WASHINGTON // The US president's call for an immediate transition of power in Egypt is the result of an evolution in US thinking concerning Hosni Mubarak's regime and a determination not to be caught behind the curve for a second time in a month by popular Arab discontent.
But it also suggests that Barack Obama now needs to give substance to his much-publicised speech to the Muslim world in 2009 in Cairo in which he not only promised a "new beginning" in relations between Muslim countries and the West, but declared his "unyielding belief" that all people want certain things.
Among those desires, he said, were "the ability to speak your mind and have a say in how you are governed; confidence in the rule of law and the equal administration of justice; government that is transparent and doesn't steal from the people; the freedom to live as you choose."
Mr Obama made it a point in his Cairo speech to stress that forms of rule could not be imposed on other nations, thus separating his presidency from the administration of George W Bush, his predecessor, whose attempt to impose democracy in Iraq was widely derided.
But since Mr Obama took office more than two years ago his administration has been criticised for too great a reluctance to step into the democratic breach in the region. Washington's handling of popular protests in Iran in 2009, and Tunisia and Egypt this year, illustrated, for different reasons, that reluctance.
While there is no love lost between Washington and Tehran, the Obama administration, perhaps rightly, sensed that outspoken US support for Iranian protesters after elections there in June 2009 would undermine them.
But that only served to underline the dilemma for US policy makers when similar protests erupted in countries traditionally aligned with the US. Caught between continued support for long-time allies and responding to popular protests calling for almost exactly the same things that Mr Obama predicted they would two years ago, the US was slow to respond.
Only last week, as Egyptian protesters began to take to the streets, senior administration officials, from Joe Biden, the vice-president, on down, were still calling the Egyptian government stable and said they did not see any need for a change at the top.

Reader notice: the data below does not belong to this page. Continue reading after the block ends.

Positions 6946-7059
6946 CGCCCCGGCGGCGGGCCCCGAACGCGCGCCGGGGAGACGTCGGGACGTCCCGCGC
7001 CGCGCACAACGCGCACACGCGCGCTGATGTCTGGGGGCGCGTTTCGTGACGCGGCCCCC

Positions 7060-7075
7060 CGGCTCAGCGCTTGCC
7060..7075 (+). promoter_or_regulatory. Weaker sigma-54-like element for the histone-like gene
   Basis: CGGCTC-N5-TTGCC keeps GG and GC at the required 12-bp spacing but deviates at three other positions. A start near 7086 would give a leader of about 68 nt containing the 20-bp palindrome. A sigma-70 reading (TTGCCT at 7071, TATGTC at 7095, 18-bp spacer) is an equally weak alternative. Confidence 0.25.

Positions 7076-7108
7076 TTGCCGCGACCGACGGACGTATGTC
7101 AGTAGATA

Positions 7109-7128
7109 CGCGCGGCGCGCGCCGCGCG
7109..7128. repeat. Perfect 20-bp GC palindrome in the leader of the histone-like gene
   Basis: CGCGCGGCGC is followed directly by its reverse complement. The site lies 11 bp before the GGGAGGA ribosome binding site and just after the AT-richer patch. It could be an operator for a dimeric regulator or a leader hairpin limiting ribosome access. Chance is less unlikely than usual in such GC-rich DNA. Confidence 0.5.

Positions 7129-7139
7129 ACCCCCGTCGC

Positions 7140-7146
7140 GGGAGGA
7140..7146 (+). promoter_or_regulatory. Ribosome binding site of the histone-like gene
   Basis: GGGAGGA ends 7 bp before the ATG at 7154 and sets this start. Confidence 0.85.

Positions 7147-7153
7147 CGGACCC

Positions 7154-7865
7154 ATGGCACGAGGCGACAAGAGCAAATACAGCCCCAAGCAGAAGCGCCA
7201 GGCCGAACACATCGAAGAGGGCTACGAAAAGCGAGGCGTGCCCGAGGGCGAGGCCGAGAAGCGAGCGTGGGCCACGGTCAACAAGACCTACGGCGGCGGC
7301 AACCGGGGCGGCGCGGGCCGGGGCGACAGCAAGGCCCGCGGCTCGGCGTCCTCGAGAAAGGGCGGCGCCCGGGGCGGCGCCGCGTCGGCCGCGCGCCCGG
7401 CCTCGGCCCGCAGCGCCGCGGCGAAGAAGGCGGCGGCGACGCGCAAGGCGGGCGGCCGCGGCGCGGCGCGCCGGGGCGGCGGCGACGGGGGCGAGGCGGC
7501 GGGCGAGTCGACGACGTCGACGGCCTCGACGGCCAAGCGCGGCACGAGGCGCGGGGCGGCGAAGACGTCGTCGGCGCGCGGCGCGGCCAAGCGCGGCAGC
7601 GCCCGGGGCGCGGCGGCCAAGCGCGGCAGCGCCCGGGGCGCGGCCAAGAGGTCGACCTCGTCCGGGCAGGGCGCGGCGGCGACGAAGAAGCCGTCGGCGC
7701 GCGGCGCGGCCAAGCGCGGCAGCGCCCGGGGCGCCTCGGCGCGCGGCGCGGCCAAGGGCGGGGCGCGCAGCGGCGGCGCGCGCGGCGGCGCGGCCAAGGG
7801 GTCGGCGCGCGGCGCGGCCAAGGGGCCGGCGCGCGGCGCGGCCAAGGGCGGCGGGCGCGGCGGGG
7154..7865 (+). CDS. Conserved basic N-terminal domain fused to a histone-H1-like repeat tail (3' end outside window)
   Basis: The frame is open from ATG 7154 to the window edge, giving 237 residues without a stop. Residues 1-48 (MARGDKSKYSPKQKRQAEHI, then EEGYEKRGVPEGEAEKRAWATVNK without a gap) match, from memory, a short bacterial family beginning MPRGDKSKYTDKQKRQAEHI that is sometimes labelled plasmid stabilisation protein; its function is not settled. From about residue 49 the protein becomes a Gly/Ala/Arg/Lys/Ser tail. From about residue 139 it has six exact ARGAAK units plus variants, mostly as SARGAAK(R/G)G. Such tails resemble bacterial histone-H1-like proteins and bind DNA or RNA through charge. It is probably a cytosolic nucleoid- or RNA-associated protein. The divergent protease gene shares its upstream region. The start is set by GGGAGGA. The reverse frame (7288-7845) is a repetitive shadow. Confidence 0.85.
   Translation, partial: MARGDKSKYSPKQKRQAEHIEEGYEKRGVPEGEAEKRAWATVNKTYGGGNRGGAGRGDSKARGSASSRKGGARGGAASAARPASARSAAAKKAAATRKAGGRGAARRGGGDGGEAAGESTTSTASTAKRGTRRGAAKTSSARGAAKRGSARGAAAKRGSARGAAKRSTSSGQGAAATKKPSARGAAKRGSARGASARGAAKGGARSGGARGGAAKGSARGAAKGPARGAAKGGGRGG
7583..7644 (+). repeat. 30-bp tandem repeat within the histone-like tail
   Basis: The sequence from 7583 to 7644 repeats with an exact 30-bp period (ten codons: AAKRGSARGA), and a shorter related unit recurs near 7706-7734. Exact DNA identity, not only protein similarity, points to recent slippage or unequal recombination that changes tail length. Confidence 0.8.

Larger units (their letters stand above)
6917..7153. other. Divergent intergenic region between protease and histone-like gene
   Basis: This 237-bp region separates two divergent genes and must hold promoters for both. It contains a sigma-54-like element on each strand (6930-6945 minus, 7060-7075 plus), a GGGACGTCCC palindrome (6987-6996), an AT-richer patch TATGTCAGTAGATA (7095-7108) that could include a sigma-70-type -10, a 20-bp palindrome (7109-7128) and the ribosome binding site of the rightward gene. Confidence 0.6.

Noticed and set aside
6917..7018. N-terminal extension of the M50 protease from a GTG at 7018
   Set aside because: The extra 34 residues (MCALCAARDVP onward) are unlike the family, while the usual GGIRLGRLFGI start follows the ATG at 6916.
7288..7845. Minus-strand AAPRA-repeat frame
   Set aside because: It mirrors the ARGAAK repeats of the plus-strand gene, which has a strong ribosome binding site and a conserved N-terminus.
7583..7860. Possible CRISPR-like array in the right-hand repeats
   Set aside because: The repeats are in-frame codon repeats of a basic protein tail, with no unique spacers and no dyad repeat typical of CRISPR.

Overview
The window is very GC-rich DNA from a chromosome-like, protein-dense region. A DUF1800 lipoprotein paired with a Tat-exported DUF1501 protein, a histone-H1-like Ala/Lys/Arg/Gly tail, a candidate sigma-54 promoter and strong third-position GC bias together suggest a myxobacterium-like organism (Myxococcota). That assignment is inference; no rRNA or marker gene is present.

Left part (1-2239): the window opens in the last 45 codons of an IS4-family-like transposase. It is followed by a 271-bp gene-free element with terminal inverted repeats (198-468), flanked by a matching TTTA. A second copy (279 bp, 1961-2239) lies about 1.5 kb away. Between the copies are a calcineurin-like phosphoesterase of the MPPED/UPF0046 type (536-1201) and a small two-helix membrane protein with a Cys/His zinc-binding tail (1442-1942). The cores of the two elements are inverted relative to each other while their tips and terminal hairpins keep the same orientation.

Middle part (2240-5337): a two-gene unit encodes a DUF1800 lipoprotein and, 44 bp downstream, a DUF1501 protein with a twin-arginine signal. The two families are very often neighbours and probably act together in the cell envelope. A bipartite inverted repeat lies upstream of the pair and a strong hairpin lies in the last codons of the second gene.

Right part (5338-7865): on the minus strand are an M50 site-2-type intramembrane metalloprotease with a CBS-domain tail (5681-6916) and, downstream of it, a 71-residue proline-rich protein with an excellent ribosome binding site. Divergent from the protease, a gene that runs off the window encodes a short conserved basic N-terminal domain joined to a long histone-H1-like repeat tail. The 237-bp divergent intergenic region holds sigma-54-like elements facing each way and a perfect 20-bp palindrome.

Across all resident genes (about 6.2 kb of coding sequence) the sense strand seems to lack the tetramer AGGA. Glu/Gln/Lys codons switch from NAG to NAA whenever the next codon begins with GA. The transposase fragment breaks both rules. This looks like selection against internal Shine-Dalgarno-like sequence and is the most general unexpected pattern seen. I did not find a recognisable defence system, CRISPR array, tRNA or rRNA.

But mindful of events in Tunisia last month, where an official US response to demonstrations there was still being formulated even as Zine el Abidine Ben Ali, the former Tunisian president, fled the country, the administration has tried to react faster on Egypt.
A shift in the US position was already evident on Sunday, when Hillary Clinton, the secretary of state, began calling for a peaceful transition of power, signalling that the administration had decided that change was inevitable.
But that position still seemed to hold a role for the current Egyptian leadership and was fast rendered irrelevant by continued and growing demonstrations in Cairo and elsewhere in Egypt.
On Monday, the White House called in around a dozen foreign policy experts from many think tanks in Washington to discuss the unfolding events. At the same time, a former US diplomat, Frank Wisner, who has close ties to Mr Mubarak, was dispatched to mediate with the Egyptian leader.
Mr Mubarak reacted by going on state-owned Egyptian TV Tuesday to announce his intention to step down, but not before the end of his term, in September, in what evidently was a snub to Washington.
A few hours later, Mr Obama appeared at the White House, 30 minutes, he said, after personally speaking to Mr Mubarak.
"Now, it is not the role of any other country to determine Egypt's leaders. Only the Egyptian people can do that," Mr Obama said. "What is clear - and what I indicated tonight to President Mubarak - is my belief that an orderly transition must be meaningful, it must be peaceful, and it must begin now."
It is clear the US has turned a corner in its position on Egypt. The question now is: how can US diplomacy ensure a peaceful transition in view of Mr Mubarak's determination not to step aside?
Steven Cook, a Council of Foreign Relations member who attended Monday's White House meeting, said: "Mubarak is a wily character. This has become existential for him and the people around him."
Mr Cook suggested that the US now needed to make an even stronger statement, but cautioned that US influence was limited.
"The US does not have a lot of leverage, but I can't imagine President Obama, or any other president, working as closely with Mubarak after this episode. It's time for Obama to get out and say [the events yesterday at Tahrir Square are] absolutely unacceptable. This will have consequences for US-Egypt relations."
And while he suggested it was likely the US would now place more emphasis on political reform in the wider region, "what's happening now only shows how limited our influence can be, even when we are speaking forcefully. When it gets down to existential issues, nobody is going to listen to us."